PROPERTY OWNER NOT RESPONSIBLE FOR WORKER INJURIES
- Owner Not Liable To Window Washer For Injuries Sustained In Fall.
In the case of Delgadillo vs. Television CTR. Inc.,  20 Cal App. 5th 1078, the Court
of Appeal determined that when a property owner hires a licensed, independent contractor for window washing the property owner is not liable for injuries sustained by the contractor’s employees unless the owner’s affirmative conduct contributed to the injuries.
In this case the window washer died in the fall from the owner’s building. His surviving family sued the owner for negligence and negligence per se. The lawsuit alleged that the window washer was fatally injured because the owner failed to install structural roof anchors as required by regulations and statute to which the window washer could attach a descent apparatus.
The Trial Court and Court of Appeal determined that the installation of structural roof anchors was not a non-delegable duty of owner. The owner deligated to the contractor its duty to provide a safe work place for its’ employees.
The evidence showed that the owner did not direct how the window washing should be done or otherwise interfere with the means or methods of accomplishing the work. Thus the owner was not vicariously liable to the family of the deceased for negligence.
Comment: Comment: I have seen quite a number of cases over the years where a tree trimmer or window washer falls to their death. The underlining theme of the Plaintiff’s attorneys is that the owner directed how the tree trimming/window washing should be done or otherwise interfered with the means or methods of accomplishing the work. This is for the Plaintiff’s attorney to prove by preponderance of the evidence. If you are an owner stay the heck out of directing how the trees are to be trimmed or windows are to be washed or otherwise giving any directions to anyone who is on a ladder doing work at your house or business. Always, always hire a licensed contractor.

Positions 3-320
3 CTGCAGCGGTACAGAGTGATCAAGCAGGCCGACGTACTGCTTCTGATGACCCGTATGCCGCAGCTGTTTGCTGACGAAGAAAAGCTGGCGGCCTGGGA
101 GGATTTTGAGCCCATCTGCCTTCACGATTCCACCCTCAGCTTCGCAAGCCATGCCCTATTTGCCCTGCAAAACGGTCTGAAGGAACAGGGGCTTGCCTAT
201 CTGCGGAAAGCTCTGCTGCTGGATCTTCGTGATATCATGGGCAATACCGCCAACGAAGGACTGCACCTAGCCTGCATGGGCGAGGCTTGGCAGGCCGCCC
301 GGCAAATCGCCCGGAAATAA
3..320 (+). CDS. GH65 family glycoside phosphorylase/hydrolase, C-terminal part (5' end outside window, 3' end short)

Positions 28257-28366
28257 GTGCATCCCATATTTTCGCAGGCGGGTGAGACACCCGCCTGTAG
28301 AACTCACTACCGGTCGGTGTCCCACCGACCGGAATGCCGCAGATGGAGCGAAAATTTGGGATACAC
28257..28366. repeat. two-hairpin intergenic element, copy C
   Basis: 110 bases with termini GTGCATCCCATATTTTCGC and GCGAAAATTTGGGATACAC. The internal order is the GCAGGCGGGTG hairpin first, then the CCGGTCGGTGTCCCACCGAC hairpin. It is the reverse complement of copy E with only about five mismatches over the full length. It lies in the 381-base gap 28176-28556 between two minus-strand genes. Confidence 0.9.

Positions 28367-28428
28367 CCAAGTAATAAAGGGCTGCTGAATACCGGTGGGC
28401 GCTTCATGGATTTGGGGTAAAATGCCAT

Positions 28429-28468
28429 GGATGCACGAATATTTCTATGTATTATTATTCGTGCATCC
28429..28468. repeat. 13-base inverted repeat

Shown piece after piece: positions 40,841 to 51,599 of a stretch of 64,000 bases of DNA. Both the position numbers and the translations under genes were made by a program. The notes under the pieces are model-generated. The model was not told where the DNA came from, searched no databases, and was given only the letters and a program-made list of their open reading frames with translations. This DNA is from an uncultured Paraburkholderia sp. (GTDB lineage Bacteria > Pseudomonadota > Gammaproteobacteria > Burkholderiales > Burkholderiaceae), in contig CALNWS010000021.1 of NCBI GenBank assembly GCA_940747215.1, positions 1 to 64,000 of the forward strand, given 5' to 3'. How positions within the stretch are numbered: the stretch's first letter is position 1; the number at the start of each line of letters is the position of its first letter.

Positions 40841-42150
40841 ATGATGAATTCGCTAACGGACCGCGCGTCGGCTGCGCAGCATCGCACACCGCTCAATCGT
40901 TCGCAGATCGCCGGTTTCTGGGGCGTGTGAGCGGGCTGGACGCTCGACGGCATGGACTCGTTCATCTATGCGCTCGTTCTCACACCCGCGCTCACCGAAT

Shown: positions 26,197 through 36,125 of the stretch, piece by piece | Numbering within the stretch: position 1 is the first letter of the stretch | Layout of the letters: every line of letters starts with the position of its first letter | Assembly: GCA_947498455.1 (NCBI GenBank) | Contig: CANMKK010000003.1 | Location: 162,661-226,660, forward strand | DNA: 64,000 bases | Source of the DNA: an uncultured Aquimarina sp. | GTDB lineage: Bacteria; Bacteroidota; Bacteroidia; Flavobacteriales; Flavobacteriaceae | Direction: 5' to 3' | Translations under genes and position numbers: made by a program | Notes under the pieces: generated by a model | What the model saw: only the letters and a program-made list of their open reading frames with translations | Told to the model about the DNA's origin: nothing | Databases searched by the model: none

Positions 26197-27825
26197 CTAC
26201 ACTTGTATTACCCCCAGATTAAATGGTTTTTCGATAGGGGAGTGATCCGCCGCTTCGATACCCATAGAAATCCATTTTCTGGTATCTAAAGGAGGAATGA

Yes that means personally checking the license. Go on the internet to make sure it is a valid license that has been issued by the proper entity. I remember a case several years ago where the business card of the tree trimmer who claimed he was a licensed contractor had a license number on the card. The homeowner was not aware that this was the tree trimmer’s city business license number and failed to look into whether the tree trimmer had a contractor’s license which is required for trimming trees over certain heights.
The problem was one of the tree trimmer’s who worked for the “unlicensed” contractor took a swan dive from about 45 feet high and was severely injured. The owner was not immune from liability because he/she hired an unlicensed contractor even though they were duped into thinking the person was licensed.
About the Author
Scott Souders is a real estate attorney who has practiced real estate law in excess of 42 years in Southern California. The Real Estate Law Update cites cases or statutes which are summarized and should not be relied upon without fully reading the cases or statute in the advance sheets and shepardizing the same and consulting with your own attorney.